In the age of social media, is being alone the ultimate horror? The mildly creepy thriller “Friend Request” takes Facebook anxiety and turns it into a supernatural nightmare. While that’s not a bad idea for a thriller, this footage is unlikely to go viral.
Laura (Alycia Debnam-Carey of “Fear the Walking Dead”) is a popular college student who has a smile for everybody. Throughout the movie, we’re shown an on-screen tally of her Facebook friends count – which, as the story begins, is more than 800. It increases by the second.
One day during a psychology lecture (conveniently on the topic of “Internet Addiction Disorder”), Laura catches the eye of Marina (Liesl Ahlers), a shy, pale transfer student in a black hoodie who, most unusually, has zero friends on Facebook.
That is, until Laura accepts her friend request, setting the plot in motion.
Marina is an artist whose timeline is full of violent, gothic black-and-white animations that look suspiciously like the ad campaign for a horror movie. Laura’s attempt to befriend her seems genuine – to a point. But when Marina becomes overly possessive, Laura reluctantly unfriends her, and Marina kills herself.
Or does she? A grisly video of the suicide mysteriously appears on Laura’s timeline, and we watch as this once-popular girl’s friend count starts to drop.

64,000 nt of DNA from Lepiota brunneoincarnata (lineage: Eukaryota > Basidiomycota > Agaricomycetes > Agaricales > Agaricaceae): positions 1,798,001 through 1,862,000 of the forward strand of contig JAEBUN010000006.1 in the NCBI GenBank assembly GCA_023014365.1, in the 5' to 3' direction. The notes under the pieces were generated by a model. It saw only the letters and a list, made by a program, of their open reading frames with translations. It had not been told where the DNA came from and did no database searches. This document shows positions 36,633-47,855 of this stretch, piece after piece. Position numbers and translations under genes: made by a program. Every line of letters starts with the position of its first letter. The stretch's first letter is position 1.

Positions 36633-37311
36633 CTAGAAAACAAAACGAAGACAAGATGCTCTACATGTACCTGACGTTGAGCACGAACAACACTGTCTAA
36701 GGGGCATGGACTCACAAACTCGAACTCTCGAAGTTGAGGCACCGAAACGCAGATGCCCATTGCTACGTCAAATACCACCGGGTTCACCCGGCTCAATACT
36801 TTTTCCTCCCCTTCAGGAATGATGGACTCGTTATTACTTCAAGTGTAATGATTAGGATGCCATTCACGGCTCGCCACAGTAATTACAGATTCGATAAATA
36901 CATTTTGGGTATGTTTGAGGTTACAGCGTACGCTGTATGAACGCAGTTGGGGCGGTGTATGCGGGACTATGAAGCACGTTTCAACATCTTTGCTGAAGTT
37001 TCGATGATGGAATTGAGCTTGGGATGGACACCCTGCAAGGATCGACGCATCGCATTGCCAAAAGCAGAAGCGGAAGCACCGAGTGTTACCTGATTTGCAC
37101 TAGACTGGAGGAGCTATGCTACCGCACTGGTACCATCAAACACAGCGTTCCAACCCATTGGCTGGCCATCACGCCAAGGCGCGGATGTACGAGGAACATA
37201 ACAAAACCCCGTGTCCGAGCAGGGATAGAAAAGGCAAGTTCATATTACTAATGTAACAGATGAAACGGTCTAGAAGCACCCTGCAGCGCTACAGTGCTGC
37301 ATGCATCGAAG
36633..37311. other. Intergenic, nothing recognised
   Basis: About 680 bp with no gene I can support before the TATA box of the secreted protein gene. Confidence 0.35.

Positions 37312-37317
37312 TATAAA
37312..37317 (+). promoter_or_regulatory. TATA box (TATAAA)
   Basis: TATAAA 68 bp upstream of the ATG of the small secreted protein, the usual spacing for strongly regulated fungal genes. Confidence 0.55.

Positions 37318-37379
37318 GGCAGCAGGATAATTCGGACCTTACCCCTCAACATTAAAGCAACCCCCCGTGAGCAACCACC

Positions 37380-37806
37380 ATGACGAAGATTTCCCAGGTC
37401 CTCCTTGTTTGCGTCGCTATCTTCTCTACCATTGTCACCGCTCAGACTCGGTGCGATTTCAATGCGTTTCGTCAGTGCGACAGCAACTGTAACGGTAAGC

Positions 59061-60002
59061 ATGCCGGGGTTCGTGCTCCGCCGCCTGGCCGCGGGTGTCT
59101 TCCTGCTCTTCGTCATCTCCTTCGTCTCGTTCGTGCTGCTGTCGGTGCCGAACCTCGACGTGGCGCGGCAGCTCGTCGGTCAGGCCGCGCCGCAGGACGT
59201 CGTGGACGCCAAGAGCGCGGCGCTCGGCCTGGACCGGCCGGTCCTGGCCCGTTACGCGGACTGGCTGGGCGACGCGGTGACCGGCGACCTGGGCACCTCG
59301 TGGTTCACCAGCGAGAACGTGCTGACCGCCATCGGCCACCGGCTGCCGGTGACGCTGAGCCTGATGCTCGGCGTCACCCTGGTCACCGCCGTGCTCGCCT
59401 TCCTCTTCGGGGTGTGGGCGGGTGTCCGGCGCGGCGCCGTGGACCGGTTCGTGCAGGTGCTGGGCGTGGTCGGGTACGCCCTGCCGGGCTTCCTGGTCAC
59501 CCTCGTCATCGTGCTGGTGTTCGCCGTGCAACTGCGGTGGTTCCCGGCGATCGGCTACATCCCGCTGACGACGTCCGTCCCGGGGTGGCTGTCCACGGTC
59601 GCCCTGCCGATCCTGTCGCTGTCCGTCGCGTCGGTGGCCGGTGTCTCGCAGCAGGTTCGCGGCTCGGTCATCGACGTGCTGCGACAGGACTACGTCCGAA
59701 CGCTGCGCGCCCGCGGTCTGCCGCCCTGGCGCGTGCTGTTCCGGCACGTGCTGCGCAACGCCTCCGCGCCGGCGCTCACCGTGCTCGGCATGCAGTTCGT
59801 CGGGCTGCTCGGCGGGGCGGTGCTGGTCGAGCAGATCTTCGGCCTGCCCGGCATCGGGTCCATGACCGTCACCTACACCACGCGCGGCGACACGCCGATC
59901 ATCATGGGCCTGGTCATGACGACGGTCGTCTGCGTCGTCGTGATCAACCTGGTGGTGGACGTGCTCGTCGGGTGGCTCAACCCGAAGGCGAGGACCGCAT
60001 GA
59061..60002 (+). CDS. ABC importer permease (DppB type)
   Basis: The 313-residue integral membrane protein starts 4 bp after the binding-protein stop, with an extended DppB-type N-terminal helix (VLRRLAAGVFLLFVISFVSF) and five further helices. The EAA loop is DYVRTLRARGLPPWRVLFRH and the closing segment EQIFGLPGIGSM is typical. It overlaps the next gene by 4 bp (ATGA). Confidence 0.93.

German director Simon Verhoeven (who co-wrote the script with Matthew Ballen and Philip Koch) taps into a hot-button issue – one with the potential to fuel a socially relevant thriller. But the filmmakers miss that opportunity, never bothering to develop their characters. According to Laura’s Facebook profile, she gravitates toward such books about mental illness as Girl, Interrupted. But her own friends are barely written. The character of Marina ought to resonate with anyone who has ever felt like an outsider, but the movie’s only creative personality is here depicted as a mere weirdo: One part “Carrie” and one part “Girl With the Dragon Tattoo,” her talent for hacking persisting from beyond the grave.
Despite a few well-timed jump scares, “Friend Request” never really builds much tension. The repetitive score (by Gary Go and Martin Todsharow) evokes a different kind of horror than you might expect, and well before the inevitable carnage ensues. That’s the fear that you’re about to watch a feature-length Facebook commercial, populated with vapid, interchangeable characters.
The recent social-media comedy-drama “Ingrid Goes West,” while flawed, got more mileage out of its similarly resonant theme. More violent but less sharp, “Friend Request” is an indictment of contemporary society, couched in a gruesome yet predictable package.
It’s times like this when you wish there were a dislike button.